Valadez, who co-wrote the script with Astrid Rondero, balances this dramatic tension by dabbling with magical realism and otherworldly images. Some scenes look slightly distorted or doctored to make the viewer feel the mother’s unease in a visceral way. For instance, there are scenes set by a fire that look oversaturated in red, an intensity burning through the screen just as one character turns to violence for survival. In another scene, when Magdalena consults an indigenous elder to find out what happened to her son, we see what they see: visions of a horned silhouette, a devilish tail backlit by flames burning backwards. It is not a good omen. One morning, Magdalena relives the moment her son came to her to tell her he was leaving. Half of the color is faded out by dirty windows, but he is shown in sharp detail. She is haunted by a moment that now seems to be fading around the edges, but at its center, her son stands frozen in time and memory.
Like in Issa López’s “Tigers Are Not Afraid,” the cartel violence that has plagued Mexico in recent years is transformed into a fantastical force of evil. People are afraid to acknowledge it or even speak its crimes aloud. Everyone is taught to accept its forced presence in their lives. There’s a scene at a bus station where Magdalena is trying to get answers when a kind stranger tells her what may have happened to her son through the door of a bathroom stall. It’s as if the ladies’ room was the only safe space away from men and their violence. This force feels almost supernaturally powerful when the woman says the bus company has lost entire buses and passengers, only their luggage arriving at the station. Often, Magdalena is helped by whispers and warnings, guiding her impossible search.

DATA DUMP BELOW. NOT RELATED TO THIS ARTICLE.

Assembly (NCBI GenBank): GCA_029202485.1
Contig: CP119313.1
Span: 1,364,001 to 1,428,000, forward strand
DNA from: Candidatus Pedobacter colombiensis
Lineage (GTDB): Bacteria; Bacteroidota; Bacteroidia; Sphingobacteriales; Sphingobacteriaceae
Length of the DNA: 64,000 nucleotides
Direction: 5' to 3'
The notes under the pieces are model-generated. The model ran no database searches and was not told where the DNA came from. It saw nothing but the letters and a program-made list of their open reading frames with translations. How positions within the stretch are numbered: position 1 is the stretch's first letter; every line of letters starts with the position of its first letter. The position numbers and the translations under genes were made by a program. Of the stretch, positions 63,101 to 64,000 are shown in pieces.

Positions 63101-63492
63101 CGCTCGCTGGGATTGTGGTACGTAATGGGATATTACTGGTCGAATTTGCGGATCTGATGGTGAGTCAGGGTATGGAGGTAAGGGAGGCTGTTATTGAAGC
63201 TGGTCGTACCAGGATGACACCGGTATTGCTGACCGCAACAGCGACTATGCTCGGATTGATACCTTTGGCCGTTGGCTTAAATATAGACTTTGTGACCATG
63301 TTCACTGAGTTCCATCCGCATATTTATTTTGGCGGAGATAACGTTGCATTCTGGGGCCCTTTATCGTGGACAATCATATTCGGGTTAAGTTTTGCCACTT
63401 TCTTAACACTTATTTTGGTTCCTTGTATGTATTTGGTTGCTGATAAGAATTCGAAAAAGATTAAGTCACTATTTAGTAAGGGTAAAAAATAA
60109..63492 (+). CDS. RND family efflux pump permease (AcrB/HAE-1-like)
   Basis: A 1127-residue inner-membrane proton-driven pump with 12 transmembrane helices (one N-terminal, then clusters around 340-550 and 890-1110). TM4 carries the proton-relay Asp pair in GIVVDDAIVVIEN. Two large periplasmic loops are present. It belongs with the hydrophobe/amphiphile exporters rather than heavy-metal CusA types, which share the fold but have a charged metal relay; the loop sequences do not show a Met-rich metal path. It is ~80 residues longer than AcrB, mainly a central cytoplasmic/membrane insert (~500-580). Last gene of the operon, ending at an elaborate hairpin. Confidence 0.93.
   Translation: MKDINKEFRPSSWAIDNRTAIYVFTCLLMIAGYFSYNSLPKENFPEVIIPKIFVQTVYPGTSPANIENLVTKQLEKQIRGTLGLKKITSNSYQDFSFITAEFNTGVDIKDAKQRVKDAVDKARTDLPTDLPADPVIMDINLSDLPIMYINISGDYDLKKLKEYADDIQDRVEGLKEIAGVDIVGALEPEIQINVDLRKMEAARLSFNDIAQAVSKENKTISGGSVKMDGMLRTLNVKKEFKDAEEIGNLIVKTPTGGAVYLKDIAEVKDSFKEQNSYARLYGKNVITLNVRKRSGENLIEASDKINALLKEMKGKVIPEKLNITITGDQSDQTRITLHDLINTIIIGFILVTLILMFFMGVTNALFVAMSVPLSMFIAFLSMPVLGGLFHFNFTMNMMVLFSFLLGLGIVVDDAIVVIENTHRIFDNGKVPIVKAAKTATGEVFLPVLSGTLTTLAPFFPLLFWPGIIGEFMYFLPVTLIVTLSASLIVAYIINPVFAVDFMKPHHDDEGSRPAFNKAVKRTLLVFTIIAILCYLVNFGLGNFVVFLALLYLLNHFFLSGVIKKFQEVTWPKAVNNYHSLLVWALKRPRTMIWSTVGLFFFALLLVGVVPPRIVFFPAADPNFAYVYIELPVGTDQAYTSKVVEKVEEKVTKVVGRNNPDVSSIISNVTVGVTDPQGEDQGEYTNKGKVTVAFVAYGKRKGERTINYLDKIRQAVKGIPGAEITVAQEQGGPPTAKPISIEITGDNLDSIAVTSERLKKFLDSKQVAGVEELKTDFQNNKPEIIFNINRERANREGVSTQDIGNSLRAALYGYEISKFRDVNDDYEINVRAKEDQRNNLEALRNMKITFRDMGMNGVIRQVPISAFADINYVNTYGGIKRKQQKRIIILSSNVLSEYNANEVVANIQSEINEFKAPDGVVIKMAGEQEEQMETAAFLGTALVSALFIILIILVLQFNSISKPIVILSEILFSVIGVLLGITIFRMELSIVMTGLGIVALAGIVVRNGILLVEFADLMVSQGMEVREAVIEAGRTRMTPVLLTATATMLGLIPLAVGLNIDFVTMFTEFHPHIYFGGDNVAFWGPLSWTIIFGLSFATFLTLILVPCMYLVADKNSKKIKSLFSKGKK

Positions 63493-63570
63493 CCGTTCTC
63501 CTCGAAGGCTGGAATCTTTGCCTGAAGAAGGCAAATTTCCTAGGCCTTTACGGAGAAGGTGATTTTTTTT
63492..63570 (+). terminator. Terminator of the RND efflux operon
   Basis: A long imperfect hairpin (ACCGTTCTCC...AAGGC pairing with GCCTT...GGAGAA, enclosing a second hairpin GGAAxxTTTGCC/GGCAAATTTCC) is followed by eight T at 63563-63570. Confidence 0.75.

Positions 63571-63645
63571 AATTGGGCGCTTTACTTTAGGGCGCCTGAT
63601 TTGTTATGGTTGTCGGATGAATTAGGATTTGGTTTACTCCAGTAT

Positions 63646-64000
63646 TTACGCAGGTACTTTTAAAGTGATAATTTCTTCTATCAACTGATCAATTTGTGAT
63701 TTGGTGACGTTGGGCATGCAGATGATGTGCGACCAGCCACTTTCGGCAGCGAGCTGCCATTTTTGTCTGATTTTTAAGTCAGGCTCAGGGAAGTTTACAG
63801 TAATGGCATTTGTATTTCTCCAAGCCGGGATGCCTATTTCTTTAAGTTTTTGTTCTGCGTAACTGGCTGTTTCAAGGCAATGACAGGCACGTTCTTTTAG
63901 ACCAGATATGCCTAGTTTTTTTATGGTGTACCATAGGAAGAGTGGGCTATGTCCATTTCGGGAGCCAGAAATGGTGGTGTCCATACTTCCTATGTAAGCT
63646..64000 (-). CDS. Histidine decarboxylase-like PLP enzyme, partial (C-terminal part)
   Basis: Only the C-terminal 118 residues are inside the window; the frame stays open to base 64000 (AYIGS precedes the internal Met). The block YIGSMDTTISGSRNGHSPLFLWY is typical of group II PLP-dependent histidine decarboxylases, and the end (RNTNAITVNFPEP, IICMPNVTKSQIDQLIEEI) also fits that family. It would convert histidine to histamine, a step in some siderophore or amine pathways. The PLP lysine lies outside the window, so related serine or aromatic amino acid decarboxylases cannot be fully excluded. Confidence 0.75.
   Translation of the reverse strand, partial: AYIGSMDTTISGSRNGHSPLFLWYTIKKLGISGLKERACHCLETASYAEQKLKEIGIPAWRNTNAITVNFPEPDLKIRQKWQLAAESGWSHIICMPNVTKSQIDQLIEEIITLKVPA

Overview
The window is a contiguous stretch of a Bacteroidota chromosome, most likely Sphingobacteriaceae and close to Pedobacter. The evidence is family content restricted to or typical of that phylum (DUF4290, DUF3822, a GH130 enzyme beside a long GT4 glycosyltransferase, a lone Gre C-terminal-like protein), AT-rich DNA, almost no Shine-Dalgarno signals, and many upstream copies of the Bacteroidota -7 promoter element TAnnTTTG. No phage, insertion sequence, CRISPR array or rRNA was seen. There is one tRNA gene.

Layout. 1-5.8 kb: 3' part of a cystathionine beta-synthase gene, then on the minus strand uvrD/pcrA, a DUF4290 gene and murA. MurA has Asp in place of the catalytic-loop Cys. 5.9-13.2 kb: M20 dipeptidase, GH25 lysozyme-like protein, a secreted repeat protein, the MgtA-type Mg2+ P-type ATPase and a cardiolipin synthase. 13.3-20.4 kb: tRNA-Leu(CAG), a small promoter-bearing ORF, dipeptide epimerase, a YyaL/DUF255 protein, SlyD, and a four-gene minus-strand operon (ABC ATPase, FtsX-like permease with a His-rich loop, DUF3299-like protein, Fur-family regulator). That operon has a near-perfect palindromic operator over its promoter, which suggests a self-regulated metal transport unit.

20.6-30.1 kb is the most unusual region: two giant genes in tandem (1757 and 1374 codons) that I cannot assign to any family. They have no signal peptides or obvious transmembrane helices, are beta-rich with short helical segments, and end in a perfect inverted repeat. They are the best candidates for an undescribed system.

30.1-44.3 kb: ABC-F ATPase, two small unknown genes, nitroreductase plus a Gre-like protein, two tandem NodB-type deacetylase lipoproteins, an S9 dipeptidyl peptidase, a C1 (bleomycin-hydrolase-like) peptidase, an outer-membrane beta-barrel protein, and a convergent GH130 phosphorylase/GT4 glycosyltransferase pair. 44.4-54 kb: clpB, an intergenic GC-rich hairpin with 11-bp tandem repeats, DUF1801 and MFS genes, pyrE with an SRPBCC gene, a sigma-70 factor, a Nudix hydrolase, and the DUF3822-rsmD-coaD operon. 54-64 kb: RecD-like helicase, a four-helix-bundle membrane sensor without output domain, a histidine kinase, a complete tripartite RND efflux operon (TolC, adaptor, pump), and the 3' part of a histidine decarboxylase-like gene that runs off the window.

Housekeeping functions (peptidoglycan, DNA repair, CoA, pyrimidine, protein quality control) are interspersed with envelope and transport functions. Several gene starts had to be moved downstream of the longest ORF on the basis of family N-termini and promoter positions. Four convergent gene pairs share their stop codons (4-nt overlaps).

This trail of breadcrumb-like hints also layers in a texture of hushed fear to the film. In her travels, she meets Miguel (David Illescas), a recent deportee from the United States who reminds her of her son. On his journey back south, he crosses the militarized border in what feels like an entrancing Emmanuel Lubezki-esque one-take. The camera follows Miguel’s back as he and others walk towards Mexico through a cold concrete tunnel. After some tight bottlenecks and slight crowding, he looks to be on his own path walking in the dark night air. Then, he looks over his right shoulder at the blurry sea of red taillights lined up to cross the border back to Mexico. It’s a visual reminder that the personal tragedies of Magdalena, and now Miguel, are just one of countless others. In this moment, Miguel is alone, physically separated from the rest and isolated by his situation.
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